23. Charles Booth was a prominent social reformer who sought to understand the relationship between poverty and crime in London from 1886-1903. Booth went on to found the Salvation Army as a result of his work in the London slums. Booth's 450 notebooks and maps provides one of the best sources for social/cultural historians. This material is now digitized and available to students and scholars from around the world. It is an absolutely essential resource for anyone working in this period. One of my favorite rooms in the Museum of London is the room with Charles Booth's maps on the ground floor. I love standing in the room and looking at all of the intricate details. This project makes those maps available from the comfort of your home or office. What is most fascinating about this project is that it is easy to see the mixture of classes in the late 19th century. In one block, you find middle and upper classes alongside the "vicious, semi-criminal poor." This provides a new spatial orientation when considering/researching/teaching about the late 19th and early 20th century London. The notebooks are divided into three categories: Police notebooks, Stepney Union casebooks, and Jewish notebooks. The Police notebooks are really useful as Booth sent his representatives along with the Metropolitan Police on patrol to observe the various neighborhoods of London. You can browse these by notebook or by neighborhood. The Jewish notebooks are equally valuable as they provide insight into the lives of the Jewish community in London at the turn of the century. What to Know: This is an absolutely invaluable teaching tool. I use it when we discuss poverty, crime, and class in 19th century London. The search and browsing features work really well. I really like the ability to browse by neighborhood.
  24. This is a project sponsored by Oxford University's Bodleian Library. The library has digitized their vast collection of English ballads, which frequently appeared in newspapers and other published sources. These ballads cover everything from romantic love to political satire. They are an excellent source for cultural/social historians or those with an interest in English literature/poetry. The search feature makes this a particularly useful resource. I particularly like that you can search by theme. However, the system also allows you to do more sophisticated searches if you are looking for something in particular. The creators of this project have recently also introduced a limited image search capability. What to Know: This is a great resource for teaching. It allows you to give students direct access to primary sources, and then have fun analyzing them together. The topics covered in this database are extensive. There is something for any project you might be working on.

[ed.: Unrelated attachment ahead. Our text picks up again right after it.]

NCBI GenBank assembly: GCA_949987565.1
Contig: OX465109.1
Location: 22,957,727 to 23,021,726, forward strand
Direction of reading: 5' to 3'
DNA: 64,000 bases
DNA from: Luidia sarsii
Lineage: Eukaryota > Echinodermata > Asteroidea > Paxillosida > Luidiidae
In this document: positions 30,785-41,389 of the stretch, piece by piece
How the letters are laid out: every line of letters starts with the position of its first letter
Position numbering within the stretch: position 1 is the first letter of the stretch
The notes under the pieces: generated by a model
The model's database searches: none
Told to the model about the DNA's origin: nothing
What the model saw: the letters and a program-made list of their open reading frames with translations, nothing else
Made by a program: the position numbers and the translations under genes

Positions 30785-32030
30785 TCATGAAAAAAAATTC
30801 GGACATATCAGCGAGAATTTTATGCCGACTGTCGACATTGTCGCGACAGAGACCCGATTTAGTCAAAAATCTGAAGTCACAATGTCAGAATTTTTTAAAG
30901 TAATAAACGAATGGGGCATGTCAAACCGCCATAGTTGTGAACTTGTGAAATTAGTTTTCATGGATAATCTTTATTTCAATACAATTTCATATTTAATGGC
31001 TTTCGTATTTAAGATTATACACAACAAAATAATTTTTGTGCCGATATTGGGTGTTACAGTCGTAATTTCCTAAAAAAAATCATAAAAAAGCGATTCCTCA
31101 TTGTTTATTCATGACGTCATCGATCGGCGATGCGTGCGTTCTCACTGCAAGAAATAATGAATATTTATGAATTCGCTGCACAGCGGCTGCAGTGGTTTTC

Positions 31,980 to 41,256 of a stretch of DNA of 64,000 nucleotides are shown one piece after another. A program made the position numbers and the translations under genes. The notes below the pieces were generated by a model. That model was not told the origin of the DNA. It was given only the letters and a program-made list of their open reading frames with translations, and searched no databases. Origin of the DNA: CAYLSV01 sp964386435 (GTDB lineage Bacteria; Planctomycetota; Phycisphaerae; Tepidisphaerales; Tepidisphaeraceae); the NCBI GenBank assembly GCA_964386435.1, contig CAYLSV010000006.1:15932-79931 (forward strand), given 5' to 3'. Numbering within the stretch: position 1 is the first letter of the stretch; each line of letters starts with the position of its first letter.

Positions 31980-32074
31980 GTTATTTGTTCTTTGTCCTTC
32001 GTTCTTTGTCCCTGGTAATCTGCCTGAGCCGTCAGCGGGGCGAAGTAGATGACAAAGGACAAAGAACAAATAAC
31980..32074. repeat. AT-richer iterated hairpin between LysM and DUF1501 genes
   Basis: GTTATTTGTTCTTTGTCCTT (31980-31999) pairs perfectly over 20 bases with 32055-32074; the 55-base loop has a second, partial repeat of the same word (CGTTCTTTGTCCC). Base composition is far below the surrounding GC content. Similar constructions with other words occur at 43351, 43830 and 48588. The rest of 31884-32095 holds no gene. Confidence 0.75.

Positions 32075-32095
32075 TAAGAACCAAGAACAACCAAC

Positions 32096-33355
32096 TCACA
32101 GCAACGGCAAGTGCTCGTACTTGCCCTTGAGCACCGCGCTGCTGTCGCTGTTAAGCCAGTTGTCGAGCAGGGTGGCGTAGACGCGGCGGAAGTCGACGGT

25. I recently saw an article in the Smithsonian Magazine that is really exciting. In April 2015, Queen Elizabeth II ordered the release of a treasure trove of over 350,000 documents from the reign of King George III including an intimate day by day, almost minute by minute, account of the American War of Independence. This provides an intensely personal account of King George III that challenges the current way we view this war. It challenges the portrayal of him as a solely political figure or as the "mad king." The really exciting news is that these will be available digitally starting in January 2017! This will be a great new resource for scholars focusing on Britain, the United States, and the Atlantic World. Check out the article here.
  26. The Digital Transgender Archive began as an idea developed at a conference in Canada in 2008 when Professor K.J. Rawson met Nick Matte. The goal of the project is to increase the accessibility of transgender history by collecting all sorts of materials related to trans-history. The program is based at the College of the Holy Cross in 'Worcester, Massachusetts. However, it has now expanded to a collaborative project involving more than twenty institutions. This has meant that the materials available have been greatly expanded in the last couple of years. This really is the best resource for anyone interested in transgender history. There is an amazing collection of photographs of drag balls and trans-people. The material is very heavily focused on twentieth century, particularly post-1950. There is also a great deal of specialty press material. What to know: The use of transgender refers to a number of practices related to "trans-ing" history, not an identity. The focus here is on pre-2000 materials. The most frequently used terms in the database are "cross-dressing" and "cross-dressers."
  27. I ran across this really interesting blog entry on The Junto, which is a collaborative Early American history blog. Casey Schmitt discusses the problems associated with determining the veracity of her source base, which in this case is super interesting pirate narratives. However, I think the issue is one that we all face. As we are in the archives, we are constantly faced with potentially unreliable sources. I work with soldiers' diaries, and I constantly face the same questions. Soldiers exhibited a camaraderie with each other, and they frequently took sides in disputes between officers and men. At times, one has to question how accurate the source might be. We all account for biases in our work. So, I am going to put out the same question that Schmitt asked in her blog, how should we handle sources that might not be at all truthful? I'd love to hear your thoughts in the comment section below. Check out Casey Schmitt's blog here.